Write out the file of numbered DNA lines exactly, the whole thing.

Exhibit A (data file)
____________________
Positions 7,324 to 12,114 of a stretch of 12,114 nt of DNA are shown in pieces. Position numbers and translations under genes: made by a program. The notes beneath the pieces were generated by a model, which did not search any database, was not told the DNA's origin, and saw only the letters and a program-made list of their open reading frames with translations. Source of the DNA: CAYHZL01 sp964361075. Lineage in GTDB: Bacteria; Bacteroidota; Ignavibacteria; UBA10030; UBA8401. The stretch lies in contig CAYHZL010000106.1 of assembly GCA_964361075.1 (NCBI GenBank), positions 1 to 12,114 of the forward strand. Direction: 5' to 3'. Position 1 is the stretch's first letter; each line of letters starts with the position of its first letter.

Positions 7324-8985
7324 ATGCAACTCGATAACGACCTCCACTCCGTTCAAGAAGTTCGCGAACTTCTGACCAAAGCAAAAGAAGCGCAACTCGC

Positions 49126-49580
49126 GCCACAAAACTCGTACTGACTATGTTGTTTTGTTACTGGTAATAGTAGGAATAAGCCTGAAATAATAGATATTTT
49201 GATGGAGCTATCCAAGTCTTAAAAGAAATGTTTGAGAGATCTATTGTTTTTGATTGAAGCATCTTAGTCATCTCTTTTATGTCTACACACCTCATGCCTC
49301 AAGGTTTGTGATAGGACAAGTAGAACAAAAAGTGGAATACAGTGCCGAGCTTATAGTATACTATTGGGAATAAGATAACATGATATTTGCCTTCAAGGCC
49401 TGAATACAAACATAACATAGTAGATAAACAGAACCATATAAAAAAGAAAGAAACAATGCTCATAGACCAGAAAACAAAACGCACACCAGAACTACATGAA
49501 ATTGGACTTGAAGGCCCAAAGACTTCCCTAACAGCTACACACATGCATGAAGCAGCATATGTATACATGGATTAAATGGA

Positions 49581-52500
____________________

Positions 7,324 to 12,114 of a stretch of 12,114 nt of DNA are shown in pieces. Position numbers and translations under genes: made by a program. The notes beneath the pieces were generated by a model, which did not search any database, was not told the DNA's origin, and saw only the letters and a program-made list of their open reading frames with translations. Source of the DNA: CAYHZL01 sp964361075. Lineage in GTDB: Bacteria; Bacteroidota; Ignavibacteria; UBA10030; UBA8401. The stretch lies in contig CAYHZL010000106.1 of assembly GCA_964361075.1 (NCBI GenBank), positions 1 to 12,114 of the forward strand. Direction: 5' to 3'. Position 1 is the stretch's first letter; each line of letters starts with the position of its first letter.

Positions 7324-8985
7324 ATGCAACTCGATAACGACCTCCACTCCGTTCAAGAAGTTCGCGAACTTCTGACCAAAGCAAAAGAAGCGCAACTCGC

Positions 49126-49580
49126 GCCACAAAACTCGTACTGACTATGTTGTTTTGTTACTGGTAATAGTAGGAATAAGCCTGAAATAATAGATATTTT
49201 GATGGAGCTATCCAAGTCTTAAAAGAAATGTTTGAGAGATCTATTGTTTTTGATTGAAGCATCTTAGTCATCTCTTTTATGTCTACACACCTCATGCCTC
49301 AAGGTTTGTGATAGGACAAGTAGAACAAAAAGTGGAATACAGTGCCGAGCTTATAGTATACTATTGGGAATAAGATAACATGATATTTGCCTTCAAGGCC
49401 TGAATACAAACATAACATAGTAGATAAACAGAACCATATAAAAAAGAAAGAAACAATGCTCATAGACCAGAAAACAAAACGCACACCAGAACTACATGAA
49501 ATTGGACTTGAAGGCCCAAAGACTTCCCTAACAGCTACACACATGCATGAAGCAGCATATGTATACATGGATTAAATGGA

Positions 49581-52500